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Home | Film Reviews | Cult Films | Film Review: Legend (1985)

Film Review: Legend (1985)

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A young man must stop the Lord of Darkness from both destroying daylight and marrying the woman he loves.


“Loved by the Sun”, that memorable tune by Jon Anderson that stays with me every time I see this film. Packaged with some great score music by Tangerine Dream..it can only mean the fantasy Ridley Scott directed film, “Legend”. “Legend” might have the single most surprising factor attached to it in horror…………a great ominous dead-on version of Satan that is not intended to scare. Maybe I’m jumping the gun here as this film is certainly not “just” about Satan. In fact, this red skinned towering giant garnishing horse hoofs and 2 intimating black horns is referred to as “Darkness” in this release (basically taking all religious affiliations out of the game).Though costume aside it’s really actor Tim Curry’s unique facial structure and grin (aka Rocky Horror) that makes this character work.

The film was set on a simple premise. Darkness wants to rule the world and cover it in a blanket of pitch black nastiness. Light “must” prevail (the classic struggle).

Despite some viewers opinion about Tom Cruise playing little boy “Jack o’ the Green” hopping about like a tadpole, he does an ok job in this early role. I think the “oh it’s Tom Cruise” factor kicks in upon watch, but quickly fades into the epic of this brilliant cinematic piece.

So what is “Legend“? I think its safe to say that most have seen this film or at least seen its imagery at some point. It’s toted as a fantasy, adventure, romance that takes the common stance of light vs darkness. But to be more specific, it’s the entity of darkness wanting to reclaim its origin (that is before the world was healed by the sun).

Traditional storytelling runs though out its structure bringing us back to the tales of old. It is a setting of unicorns, goblins, fairies, demons and folklore. And despite all of the fantasy films that have been created over the years, this one is probably the closest to the experience of opening up an old children’s book and reading it out loud. The film is bathed in beautiful scenery and elegant set decor that simply “feels” like you’re in the right place.

We begin on the note that darkness has migrated to an underground lair due to “the power of light” through out the surface world. However bored, lonely, and anxious “Darkness” plots to change this. He sets his sights on the presence of 2 unicorns who protect this “power of light”. Using his servants “Blix the goblin” and his nasty cohorts, “Darkness” commands them to bring back the unicorns horns so that he can roam freely casting out sunshine forever.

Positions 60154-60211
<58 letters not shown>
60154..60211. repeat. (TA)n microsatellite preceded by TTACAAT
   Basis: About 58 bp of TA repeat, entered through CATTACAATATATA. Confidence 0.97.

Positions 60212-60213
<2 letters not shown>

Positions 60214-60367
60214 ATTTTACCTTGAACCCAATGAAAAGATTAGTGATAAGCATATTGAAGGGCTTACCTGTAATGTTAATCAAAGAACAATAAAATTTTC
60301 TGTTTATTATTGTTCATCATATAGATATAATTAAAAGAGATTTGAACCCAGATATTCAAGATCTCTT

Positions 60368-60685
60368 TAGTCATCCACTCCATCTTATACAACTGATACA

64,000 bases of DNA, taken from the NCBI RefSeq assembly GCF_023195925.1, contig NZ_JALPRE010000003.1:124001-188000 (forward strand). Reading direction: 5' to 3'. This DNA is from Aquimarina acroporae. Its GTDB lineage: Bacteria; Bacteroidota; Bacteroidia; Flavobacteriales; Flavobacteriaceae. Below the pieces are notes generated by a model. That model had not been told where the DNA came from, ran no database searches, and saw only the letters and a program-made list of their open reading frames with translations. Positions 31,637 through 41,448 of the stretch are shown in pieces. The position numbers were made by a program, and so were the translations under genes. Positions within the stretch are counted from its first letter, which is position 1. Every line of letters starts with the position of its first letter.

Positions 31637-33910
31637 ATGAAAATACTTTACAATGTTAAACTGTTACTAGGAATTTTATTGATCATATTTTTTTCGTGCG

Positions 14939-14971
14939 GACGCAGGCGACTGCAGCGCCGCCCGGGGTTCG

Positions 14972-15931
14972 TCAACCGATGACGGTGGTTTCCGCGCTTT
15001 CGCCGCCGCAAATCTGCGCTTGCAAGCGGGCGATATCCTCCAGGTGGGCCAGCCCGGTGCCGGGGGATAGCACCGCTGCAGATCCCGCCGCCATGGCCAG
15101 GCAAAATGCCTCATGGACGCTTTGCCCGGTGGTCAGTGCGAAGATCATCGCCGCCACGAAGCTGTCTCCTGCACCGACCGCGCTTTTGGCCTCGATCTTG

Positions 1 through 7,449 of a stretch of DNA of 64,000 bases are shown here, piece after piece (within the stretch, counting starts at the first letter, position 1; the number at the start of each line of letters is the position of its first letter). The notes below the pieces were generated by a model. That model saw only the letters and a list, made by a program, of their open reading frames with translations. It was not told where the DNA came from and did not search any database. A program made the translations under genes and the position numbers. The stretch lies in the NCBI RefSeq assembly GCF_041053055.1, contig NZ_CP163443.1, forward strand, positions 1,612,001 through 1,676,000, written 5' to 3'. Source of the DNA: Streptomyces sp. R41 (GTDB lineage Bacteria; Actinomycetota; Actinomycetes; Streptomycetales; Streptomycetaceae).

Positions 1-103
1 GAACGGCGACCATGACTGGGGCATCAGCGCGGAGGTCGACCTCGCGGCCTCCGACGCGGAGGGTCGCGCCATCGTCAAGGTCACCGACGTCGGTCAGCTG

On the flip side, we have innocent Princess Lili (Mia Sara) frolicking about and spending time with her forest friend Jack. Jack prompts her to accompany him in the interest of showing her the unicorns. However the unicorns run off which Jack thinks it due to her presence. Lili, in an act of promise throws her ring into the pond proclaiming that she will marry the finder of this ring. Most of us know this great scene where Cruise jumps in and emerges against a lake of ice (the goblins have severed the unicorns horn causing the world to freeze)

This begins our quest of which is easy as saying the world must be healed and darkness must be defeated before claiming it for good. While the surface sets their blame upon Lili for the sudden freeze over, they later discover that Jack must venture into the underworld to reclaim the horns. Jack is accompanied by his surface friends: Honeythorn Gump (the elf), Oona (fairy), Brown Tom and Screwball (the dwarves). Brown Tom volunteers to watch over the damaged unicorns while Jack heads underground. Meanwhile Lili has been captured with her mare by the snide brooding goblins who take her down into the underworld to their master “Darkness”. “Darkness” proceeds to try and enchant and seduce Lili into being his bride. The sequence is stunning to watch and surreal in many ways as she becomes a transformed Goth version of herself. As the night grows nearer to wiping out the sun for good, the team plots a mission that will deliver rays of light into the underworld taking down “darkness” and giving Jack the opportunity to reclaim the horns.

It goes without saying that the premise is built upon light overcoming darkness (as with many fair tales of this nature).

In summary this piece is one of cinema’s mainstays. It does have its slow or sleepy parts but also it is such a great fantasy film that you tend to overlook those issues. I’m not a huge goblin and wizard fan, but I do acknowledge great cinematic achievements when they are introduced. “Legend” is one such piece.

Alot of interesting facts surround this particular legendary film production. Scott’s vision was pretty clear and upon offer it to Disney, they became intimated by its dark tones and passed on it. It was eventually picked up by Universals Pictures. The set was originally planned for Yosemite National Park but ended up being built “in house” to save on money . The construction took about 14 weeks, as reported.

Curry was reported to have had issues with the rather large prosthetics he had to wear. The horns which wear made of fiber glass began to wear on his neck due to their massive size causing neck strains The pieces were redesigned to accommodate a lighter material that was less intrusive. Though the makeup process still ran over several hours to completion.

It is worth nothing that the original cut ran 125 minutes of which was trimmed down to a more accessible 89 minutes when shown in theatres. 2002 dates the release of a 113 minute director’s cut with many of the restorations in place.

Legend (1985)

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